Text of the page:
Toys and Games for Autistic Children

Toys and Games for Autistic Children, 9.6 out of based on 2 ratings

It is very difficult for parents of autistic children to find toys and games that are entertaining for their children. Some of the biggest challenges include focus, social engagement, too many rules with games, and more. However, there are a few games out there designed just right for children with autism.

The first choice is a game that everyone in the family can play. The Nintendo Wii is a game system that is just right for children with autism, as it is interactive while still very simple. With fewer buttons than other video games, the Wii is easy to handle, easy to learn, and the variety of games will not bore kids.There should be limits set on how long children play with it, however. But this is the case for all children.

Another interesting option is board games. It seems too simple to really be educational for kids with autism; however, they teach them many great social skills. From turn-taking to counting, children can learn a variety of social skills. “Sorry” in specific can help children understand rules and number identification. Charades and Scrabble will help with social skills and vocabulary development.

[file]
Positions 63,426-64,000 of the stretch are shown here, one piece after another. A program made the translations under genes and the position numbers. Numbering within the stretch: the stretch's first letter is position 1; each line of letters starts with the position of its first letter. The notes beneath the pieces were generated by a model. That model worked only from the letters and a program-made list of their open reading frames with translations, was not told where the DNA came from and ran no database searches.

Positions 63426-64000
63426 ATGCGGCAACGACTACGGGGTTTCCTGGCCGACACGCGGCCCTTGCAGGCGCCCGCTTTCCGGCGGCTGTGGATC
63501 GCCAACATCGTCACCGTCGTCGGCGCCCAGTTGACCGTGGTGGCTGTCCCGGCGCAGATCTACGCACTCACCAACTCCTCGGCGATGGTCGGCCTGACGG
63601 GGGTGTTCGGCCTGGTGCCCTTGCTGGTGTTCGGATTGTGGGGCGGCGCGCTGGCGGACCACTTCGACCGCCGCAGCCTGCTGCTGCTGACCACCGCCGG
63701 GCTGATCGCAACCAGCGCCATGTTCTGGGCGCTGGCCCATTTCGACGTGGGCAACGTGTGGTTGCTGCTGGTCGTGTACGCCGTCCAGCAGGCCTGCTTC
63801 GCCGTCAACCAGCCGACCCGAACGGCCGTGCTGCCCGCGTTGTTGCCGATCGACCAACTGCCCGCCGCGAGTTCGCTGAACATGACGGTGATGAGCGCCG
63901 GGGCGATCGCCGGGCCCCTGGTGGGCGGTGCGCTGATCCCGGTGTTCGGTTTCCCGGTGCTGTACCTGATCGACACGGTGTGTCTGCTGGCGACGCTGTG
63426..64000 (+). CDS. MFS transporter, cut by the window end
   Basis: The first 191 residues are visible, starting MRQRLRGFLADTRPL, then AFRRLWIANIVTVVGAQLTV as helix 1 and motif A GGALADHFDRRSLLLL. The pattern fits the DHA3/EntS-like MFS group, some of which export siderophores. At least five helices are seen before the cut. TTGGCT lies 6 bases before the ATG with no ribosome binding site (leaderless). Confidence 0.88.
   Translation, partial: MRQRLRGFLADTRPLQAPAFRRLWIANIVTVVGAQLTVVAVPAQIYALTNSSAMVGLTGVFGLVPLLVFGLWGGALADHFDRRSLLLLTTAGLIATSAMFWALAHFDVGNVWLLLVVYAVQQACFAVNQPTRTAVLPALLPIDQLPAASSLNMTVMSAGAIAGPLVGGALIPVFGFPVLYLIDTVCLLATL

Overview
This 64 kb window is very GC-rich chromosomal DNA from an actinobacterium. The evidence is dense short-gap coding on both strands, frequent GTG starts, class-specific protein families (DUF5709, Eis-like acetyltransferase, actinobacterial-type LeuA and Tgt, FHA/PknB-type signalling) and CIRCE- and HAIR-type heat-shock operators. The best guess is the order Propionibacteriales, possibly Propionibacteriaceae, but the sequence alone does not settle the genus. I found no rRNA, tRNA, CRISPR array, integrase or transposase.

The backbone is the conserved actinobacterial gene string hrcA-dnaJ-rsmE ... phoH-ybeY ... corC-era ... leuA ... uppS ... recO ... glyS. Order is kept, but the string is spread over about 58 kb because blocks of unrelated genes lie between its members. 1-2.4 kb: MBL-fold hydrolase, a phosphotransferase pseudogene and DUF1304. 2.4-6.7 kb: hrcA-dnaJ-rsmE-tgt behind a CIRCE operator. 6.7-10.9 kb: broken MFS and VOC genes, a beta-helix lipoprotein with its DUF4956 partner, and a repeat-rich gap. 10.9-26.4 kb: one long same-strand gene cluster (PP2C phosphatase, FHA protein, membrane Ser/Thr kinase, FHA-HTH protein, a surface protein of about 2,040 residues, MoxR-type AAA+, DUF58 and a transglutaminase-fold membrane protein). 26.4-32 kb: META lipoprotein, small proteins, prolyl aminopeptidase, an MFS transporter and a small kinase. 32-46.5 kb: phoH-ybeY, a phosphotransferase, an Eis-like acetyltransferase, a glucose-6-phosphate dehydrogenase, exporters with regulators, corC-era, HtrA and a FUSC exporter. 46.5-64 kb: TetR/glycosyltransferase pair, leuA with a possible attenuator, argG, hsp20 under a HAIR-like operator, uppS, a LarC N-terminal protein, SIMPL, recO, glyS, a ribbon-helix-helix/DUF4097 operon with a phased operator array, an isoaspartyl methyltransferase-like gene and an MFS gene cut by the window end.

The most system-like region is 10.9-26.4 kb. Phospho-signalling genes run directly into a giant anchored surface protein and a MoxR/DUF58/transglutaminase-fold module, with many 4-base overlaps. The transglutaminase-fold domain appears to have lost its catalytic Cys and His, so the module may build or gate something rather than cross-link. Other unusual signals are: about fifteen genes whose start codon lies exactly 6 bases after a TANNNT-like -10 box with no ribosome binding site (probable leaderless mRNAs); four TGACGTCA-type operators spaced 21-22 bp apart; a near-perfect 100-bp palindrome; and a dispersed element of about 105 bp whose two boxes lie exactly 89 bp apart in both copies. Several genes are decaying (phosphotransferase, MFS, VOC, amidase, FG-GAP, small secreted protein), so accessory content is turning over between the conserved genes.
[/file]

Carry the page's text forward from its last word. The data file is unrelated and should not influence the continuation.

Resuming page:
The Mirror Game is an inexpensive game that will offer your child hours of fun and learning. Start by imitating your child’s actions, while at the same time narrating what you are doing. They will enjoy controlling your movements while at the same time learning words associated with each action. To take this game to the next level, you can perform facial expressions and have your child guess what emotion they express. You can guide their answer in the beginning, until they are able to recognize different emotions on people’s faces.

The last great activity to do with your autistic child to help them focus attention on people they are talking to is Step Into Conversation. Sold by Children Succeed for a reasonable price, this card game your child not only to look at you while talking to you, but to also hold a conversation over one topic at a time. The cards are designed with labels including, Stand, Look, Talk, Listen. By rehearsing scripted conversations your child will learn key ways to have discussions with others while following generally accepted social norms.

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